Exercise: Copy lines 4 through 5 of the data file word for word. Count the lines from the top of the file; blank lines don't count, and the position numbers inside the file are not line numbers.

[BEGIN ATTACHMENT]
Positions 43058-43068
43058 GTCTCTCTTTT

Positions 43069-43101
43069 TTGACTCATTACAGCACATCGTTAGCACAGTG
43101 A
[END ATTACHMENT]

43069 TTGACTCATTACAGCACATCGTTAGCACAGTG
43101 A